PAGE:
Limestone and Felt finishes off the album by drawing inspiration from both the warm resonance and cold stone features of a cavernous gothic chapel, making for a piece that is by turns percussive and plucky or resonant and contemplative.

Much like the rest of Shaw’s wide-ranging work as a musician, Orange draws on a variety of techniques, traditions, and forms. Certain themes, though, continue to inspire and tie these pieces together, such as the order, simplicity, and beauty of nature or the forms and ideals of our musical traditions. On Orange, Shaw and the Attacca Quartet find elegance and charm in both the humble orange and the well-loved music of the past, inviting us to discover something new amid the familiar.

ALBUM REVIEW: ‘Celesta’ by Michael Jon Fink

by Peter Tracy

Even at their most outgoing, instruments like the celesta tend to hide in larger ensembles, coming out of the texture for little moments here and there. Perhaps this is because the celesta tends to be a quiet instrument: its tuned metal bars give off a delicate ring that is subtle and long lasting, but won’t compete with a horn section or timpani.

On his latest album, appropriately titled Celesta, Los Angeles-based composer Michael Jon Fink moves the instrument to center stage. Rather than burying the instrument in a larger ensemble, Fink applies his sparse, tranquil, and quietly mysterious musical language to this often-overlooked instrument, creating what is among the largest ever collections of music for solo celesta.

Comprised of twelve short pieces performed by the composer, this is an album in which less is more. Ranging from under one minute long to just over six, the pieces as a whole form something of an arc, at times melancholic, joyful, nostalgic, or pensive, but always quiet and spacious.

This suite of sorts begins with “Call,” a gently lilting melody over bell-like arpeggiations that is reminiscent of a tune from an ancient music box. “Cold Pastoral” features two lines in sparse counterpoint, with a simple and repetitive, yet slowly varying melodic phrase that brings to mind a lake frozen in the dead of winter. The pensive stillness takes on a nostalgic tone in “Bells,” with pentatonic melodies that twinkle like a wind chime. “From the Singing River” turns things in a more mysterious direction, with little melodic variations that seems to circle around without ever arriving at their final destination.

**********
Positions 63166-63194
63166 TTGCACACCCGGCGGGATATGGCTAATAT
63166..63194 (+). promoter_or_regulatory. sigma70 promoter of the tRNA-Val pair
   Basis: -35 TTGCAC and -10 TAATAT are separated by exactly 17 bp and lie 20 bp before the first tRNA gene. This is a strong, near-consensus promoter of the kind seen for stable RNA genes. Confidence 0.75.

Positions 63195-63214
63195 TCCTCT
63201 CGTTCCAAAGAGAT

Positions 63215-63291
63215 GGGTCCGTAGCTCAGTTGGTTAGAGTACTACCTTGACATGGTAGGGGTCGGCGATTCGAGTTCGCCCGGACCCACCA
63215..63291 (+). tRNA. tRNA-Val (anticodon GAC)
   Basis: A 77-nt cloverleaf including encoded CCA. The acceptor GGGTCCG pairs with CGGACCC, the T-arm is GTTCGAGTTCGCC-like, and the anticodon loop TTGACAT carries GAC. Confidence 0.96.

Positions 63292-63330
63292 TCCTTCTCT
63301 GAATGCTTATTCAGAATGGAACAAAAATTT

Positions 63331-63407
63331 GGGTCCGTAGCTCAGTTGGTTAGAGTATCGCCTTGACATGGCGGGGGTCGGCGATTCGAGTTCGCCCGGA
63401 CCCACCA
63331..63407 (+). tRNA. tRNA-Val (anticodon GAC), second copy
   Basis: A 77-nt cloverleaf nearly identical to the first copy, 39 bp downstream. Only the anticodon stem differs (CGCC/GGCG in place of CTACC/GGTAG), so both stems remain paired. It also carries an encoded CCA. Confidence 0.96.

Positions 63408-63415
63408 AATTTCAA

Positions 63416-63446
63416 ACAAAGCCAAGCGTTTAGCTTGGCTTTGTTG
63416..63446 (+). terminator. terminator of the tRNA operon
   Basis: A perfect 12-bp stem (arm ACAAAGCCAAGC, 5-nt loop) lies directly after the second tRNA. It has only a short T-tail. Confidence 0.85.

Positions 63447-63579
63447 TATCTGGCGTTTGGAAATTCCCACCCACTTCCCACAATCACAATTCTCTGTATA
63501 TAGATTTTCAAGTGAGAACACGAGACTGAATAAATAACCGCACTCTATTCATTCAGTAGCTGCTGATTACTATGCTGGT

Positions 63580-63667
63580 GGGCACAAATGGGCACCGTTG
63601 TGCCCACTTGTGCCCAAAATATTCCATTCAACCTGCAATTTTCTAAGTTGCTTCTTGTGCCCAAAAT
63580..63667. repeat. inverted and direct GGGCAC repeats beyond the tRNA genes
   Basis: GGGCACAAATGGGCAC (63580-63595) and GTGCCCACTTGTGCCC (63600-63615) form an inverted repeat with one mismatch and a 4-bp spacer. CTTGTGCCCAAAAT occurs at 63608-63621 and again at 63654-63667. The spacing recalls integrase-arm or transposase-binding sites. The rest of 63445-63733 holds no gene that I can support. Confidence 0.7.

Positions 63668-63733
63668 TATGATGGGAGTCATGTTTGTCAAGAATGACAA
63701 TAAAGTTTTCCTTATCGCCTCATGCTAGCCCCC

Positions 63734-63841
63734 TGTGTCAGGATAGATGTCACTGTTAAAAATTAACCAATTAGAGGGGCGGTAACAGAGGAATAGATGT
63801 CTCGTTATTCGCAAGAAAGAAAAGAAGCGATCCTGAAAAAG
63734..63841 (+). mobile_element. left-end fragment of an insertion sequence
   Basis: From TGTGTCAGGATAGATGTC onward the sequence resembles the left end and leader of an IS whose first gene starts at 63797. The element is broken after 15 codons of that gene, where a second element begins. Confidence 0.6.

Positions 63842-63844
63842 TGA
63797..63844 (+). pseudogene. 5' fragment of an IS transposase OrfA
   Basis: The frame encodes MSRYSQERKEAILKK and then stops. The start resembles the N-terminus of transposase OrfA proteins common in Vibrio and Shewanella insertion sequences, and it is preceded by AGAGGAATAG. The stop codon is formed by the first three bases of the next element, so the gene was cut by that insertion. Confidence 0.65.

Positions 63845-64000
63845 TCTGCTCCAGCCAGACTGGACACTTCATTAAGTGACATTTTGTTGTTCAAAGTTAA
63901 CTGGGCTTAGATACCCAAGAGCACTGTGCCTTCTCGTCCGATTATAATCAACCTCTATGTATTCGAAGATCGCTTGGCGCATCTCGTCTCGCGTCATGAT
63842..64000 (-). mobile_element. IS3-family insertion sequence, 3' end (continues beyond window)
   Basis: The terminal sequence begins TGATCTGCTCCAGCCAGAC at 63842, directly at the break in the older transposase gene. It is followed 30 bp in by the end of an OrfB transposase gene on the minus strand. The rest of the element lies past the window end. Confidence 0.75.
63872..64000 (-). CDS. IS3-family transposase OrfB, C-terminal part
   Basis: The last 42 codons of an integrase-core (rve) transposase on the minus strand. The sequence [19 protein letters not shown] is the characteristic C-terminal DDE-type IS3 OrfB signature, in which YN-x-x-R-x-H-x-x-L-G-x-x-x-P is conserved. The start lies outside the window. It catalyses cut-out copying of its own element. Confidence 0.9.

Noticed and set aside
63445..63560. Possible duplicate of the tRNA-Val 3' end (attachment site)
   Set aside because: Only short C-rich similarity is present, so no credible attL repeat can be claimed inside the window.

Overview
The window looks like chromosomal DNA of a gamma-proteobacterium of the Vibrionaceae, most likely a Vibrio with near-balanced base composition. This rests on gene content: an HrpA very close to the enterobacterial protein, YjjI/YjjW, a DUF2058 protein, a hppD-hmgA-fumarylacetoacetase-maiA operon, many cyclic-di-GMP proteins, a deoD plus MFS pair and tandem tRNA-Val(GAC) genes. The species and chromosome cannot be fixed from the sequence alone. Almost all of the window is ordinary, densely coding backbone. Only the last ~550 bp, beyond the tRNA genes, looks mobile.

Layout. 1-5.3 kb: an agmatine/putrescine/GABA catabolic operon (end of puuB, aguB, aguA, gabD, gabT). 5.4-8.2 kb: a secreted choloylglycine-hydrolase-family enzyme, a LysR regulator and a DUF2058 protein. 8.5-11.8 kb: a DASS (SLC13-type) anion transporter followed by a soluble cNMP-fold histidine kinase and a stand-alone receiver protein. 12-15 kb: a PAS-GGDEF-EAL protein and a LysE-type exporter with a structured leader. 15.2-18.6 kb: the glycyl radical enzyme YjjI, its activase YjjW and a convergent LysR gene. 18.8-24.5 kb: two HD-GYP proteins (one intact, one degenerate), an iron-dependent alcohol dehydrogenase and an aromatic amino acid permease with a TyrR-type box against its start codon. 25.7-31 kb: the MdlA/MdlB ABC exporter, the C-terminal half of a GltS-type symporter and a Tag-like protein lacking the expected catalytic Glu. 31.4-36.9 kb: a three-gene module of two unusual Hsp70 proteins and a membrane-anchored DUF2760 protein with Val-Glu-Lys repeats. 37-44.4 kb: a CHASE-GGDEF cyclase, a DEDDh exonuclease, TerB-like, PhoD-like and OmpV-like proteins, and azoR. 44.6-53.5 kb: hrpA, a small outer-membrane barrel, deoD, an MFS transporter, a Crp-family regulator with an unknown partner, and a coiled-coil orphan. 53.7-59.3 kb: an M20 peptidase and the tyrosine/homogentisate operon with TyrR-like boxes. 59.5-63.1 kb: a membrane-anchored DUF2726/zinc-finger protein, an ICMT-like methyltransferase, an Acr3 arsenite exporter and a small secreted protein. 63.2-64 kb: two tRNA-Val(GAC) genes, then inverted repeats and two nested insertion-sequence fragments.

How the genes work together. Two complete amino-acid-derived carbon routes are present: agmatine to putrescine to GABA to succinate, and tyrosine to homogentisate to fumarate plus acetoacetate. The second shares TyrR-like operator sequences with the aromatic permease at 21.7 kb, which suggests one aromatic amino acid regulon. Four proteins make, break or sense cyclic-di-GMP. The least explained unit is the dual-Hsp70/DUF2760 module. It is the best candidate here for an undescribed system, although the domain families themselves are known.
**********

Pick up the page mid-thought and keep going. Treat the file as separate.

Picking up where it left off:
The following two pieces, “First Star, Last Star” and “Post-Impression” continue this trend, tending toward pensive arpeggiated melodies with plenty of space to let the instrument’s soft tones reverberate. By “Ruins,” things have settled into a meditative trance, with the title helping to inspire a feeling of something that has been lost to the past. Slightly more active pieces follow, with the tenuously hopeful “Sunless” incorporating some of the lower notes of the five-octave celesta and the eerie “Nocturne for the Three Times” drifting through incredibly sparse and atmospheric textures.

“Softly Yellowed Moon” is equally enigmatic, with two lines providing melody and harmony that wind their way down into the longest piece on the album, “Triptych.” Loosely divided into three parts, the piece begins with a quietly wandering melody over a left-hand ostinato before moving into what is the most openly joyful music of the album. Eventually, the music reaches an almost animated conclusion featuring crescendos in tight harmony and the celesta sounding more bell-like than ever. The appropriately named “After the End,” then, seems to question this borderline excitement, leaving us with a somber and unsettlingly harmonized reflection.

Still, the album avoids drawing a clear conclusion. Is there a story here in the space between the notes, or are we just meant to reflect on the round tones of the celesta as they fade into silence? Each piece feels like a small and crystalline world of its own, inviting the listener to discover their own meaning for themselves.

VIDEO PREMIERE: Derek Hunter Wilson’s ‘Catalogue of Trying’

by Maggie Molloy

Derek Hunter Wilson. Photo by Nika States.

Expansive panoramas of Willamette Falls form the basis of a new music video for Derek Hunter Wilson’s “Catalogue of Trying.” Shot by Portland photographer and filmmaker Chloé Jarnac, the images reflect the inherent tension between nature and industry.

It’s a theme echoed throughout Wilson’s new album Steel, Wood, & Air (named after the instruments it features: piano, strings, and bass clarinet). In it, the pianist and composer focuses on the elemental aspects of music, exploring color, texture, and timbre through introspective works that highlight the essence of the instruments themselves. Recorded live in the studio with minimal overdubbing, the resulting works highlight the organic nature of music-making, even amid a technology-driven world.

We’re thrilled to premiere the music video for Wilson’s “Catalogue of Trying.”


Derek Hunter Wilson’s new album Steel, Wood, & Air is out now on Beacon Sound. Click here for more information.